The analytical method is used as an approach to the evaluation of the tested concepts. It involves working with specific measurements for the correct therapy appointment based on quantitative data (Creswell et al., 2020). In conducting such tests, psychologists may also encounter such a problem as the unwillingness of people from certain social strata to undergo long-term testing. For example, people from poorly educated families do not see the need for a long-term examination, making it difficult for a psychologist to make a diagnosis. As for another topic, namely the assessment of children with attention deficit and attention deficit hyperactivity disorder, several other methods may be used. Among them is assessing the level of the child’s intellectual development and the study of the emotional-volitional sphere.

The first approach is used to assess the presence of the disorder’s influence on the child’s intellectual abilities. The second approach describes the nature of violations in the psycho-emotional sphere of the child, which are subject to correction (Narmandakh et al., 2021). The ability test is used as a psychometric technique when developing these tests. It reveals the level of intellectual and emotional abilities and violations in them. The approach to evaluating the studied constructs in this situation is qualitative and aims to give a descriptive characteristic. The problems may be the extreme individuality of the symptoms in each child and the different frequency of their manifestation. In some cases, the frequency of symptoms may affect cognitive abilities, making it difficult to interpret the evaluation results.


In conclusion, many ethical and professional factors influence the interpretation of testing and evaluation data. Among the ethical factors, one can name the individual interest of the psychologist in the good results of his wards. It is essential to evaluate the patient’s results indifferently to achieve the most correct interpretation. As for professional factors, they may be the inability of a person to check testing without errors automatically. This may lead to the need for thorough checks, which may take additional time. Nevertheless, testing is necessary for high-quality diagnosis and treatment despite the influencing factors.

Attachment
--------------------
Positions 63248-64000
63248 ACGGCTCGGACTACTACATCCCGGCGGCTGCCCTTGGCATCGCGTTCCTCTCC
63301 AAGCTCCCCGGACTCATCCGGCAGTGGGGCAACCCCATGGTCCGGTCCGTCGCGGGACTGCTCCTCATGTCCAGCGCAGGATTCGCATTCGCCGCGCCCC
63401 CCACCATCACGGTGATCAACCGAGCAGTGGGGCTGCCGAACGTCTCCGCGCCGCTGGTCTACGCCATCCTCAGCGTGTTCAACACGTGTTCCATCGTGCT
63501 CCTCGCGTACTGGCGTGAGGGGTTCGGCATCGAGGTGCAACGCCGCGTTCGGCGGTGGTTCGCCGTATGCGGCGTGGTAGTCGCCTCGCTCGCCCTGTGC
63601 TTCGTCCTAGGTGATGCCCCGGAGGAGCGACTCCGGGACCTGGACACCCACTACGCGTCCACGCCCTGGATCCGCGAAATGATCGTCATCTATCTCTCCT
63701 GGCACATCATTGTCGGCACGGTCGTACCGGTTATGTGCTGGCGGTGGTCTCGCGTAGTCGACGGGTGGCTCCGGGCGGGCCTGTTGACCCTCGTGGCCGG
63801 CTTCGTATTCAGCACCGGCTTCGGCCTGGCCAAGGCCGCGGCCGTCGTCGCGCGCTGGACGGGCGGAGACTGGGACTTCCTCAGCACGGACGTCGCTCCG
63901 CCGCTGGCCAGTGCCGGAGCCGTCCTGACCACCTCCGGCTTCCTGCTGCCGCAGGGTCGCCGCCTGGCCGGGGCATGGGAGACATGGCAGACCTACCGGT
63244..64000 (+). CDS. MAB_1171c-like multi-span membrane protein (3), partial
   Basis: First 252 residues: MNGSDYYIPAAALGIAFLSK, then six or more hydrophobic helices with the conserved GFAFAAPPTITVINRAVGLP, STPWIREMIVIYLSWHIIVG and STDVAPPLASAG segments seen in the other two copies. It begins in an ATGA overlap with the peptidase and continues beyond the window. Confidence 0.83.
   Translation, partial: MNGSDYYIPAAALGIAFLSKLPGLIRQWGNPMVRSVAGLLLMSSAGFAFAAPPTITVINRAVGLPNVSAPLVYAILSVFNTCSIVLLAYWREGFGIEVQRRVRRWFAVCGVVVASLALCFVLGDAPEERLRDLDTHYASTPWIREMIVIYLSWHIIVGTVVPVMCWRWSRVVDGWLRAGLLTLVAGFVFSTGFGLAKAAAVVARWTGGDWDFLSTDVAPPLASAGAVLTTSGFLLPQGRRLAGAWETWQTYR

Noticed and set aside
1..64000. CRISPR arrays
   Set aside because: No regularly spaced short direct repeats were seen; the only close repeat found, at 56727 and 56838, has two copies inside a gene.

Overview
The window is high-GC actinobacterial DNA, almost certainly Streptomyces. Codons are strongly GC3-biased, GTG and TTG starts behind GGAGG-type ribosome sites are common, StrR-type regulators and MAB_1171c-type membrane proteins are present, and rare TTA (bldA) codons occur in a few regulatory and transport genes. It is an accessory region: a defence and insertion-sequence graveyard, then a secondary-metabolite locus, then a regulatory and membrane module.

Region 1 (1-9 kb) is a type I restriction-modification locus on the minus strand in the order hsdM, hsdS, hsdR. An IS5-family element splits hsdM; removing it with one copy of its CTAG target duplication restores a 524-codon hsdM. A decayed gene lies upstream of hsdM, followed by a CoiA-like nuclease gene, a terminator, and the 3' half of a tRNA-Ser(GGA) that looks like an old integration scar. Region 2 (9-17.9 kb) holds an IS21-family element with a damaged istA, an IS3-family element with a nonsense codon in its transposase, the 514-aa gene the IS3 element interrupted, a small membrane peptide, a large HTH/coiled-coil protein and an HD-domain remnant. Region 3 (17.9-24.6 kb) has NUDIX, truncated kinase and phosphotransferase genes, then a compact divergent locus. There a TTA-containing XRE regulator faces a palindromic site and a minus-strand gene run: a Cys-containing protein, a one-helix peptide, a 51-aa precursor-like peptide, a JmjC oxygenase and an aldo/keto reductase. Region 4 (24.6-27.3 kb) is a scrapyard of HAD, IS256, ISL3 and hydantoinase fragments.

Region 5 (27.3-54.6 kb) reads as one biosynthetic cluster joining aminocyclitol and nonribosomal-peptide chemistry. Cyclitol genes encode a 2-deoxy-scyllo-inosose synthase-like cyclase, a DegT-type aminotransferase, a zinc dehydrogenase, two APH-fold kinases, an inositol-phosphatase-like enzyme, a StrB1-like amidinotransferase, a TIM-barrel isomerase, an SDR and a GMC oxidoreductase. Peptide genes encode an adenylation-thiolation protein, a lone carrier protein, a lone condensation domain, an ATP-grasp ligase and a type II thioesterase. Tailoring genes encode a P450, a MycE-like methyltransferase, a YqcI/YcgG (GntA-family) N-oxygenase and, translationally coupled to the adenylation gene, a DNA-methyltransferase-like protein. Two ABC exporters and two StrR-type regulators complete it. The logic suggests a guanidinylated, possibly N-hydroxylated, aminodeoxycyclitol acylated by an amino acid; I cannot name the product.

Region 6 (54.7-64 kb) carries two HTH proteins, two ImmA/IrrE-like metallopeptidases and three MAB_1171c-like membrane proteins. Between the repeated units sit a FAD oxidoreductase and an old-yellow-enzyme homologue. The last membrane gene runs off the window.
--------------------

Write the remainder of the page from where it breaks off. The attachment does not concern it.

Alexopoulou, A., Batsou, A., & Dragas, A. S. (2019). Effectiveness of assessment, diagnostic and intervention ICT tools for children and adolescents with ADHD. International journal of recent contributions from engineering, science & IT, 7(3), 51-63. Web.

Creswell, C., Waite, P., & Hudson, J. (2020). Practitioner review: Anxiety disorders in children and young people – assessment and treatment. Journal of child psychology and psychiatry, and allied disciplines, 61(6), 628–643. Web.

Ford-Paz, R. E., Gouze, K. R., Kerns, C. E., Ballard, R., Parkhurst, J. T., Jha, P., & Lavigne, J. (2020). Evidence-based assessment in clinical settings: Reducing assessment burden for a structured measure of child and adolescent anxiety. Psychological services, 17(3), 343–354. Web.

McLellan, L. F., Kangas, M., Rapee, R. M., Iverach, L., Wuthrich, V. M., Hudson, J. L., & Lyneham, H. J. (2021). The Youth Online Diagnostic Assessment (YODA): Validity of a new tool to assess anxiety disorders in youth. Child psychiatry and human development, 52(2), 270–280. Web.

Narmandakh, A., Roest, A. M., de Jonge, P., & Oldehinkel, A. J. (2021). Psychosocial and biological risk factors of anxiety disorders in adolescents: a TRAILS report. European child & adolescent psychiatry, 30(12), 1969–1982. Web.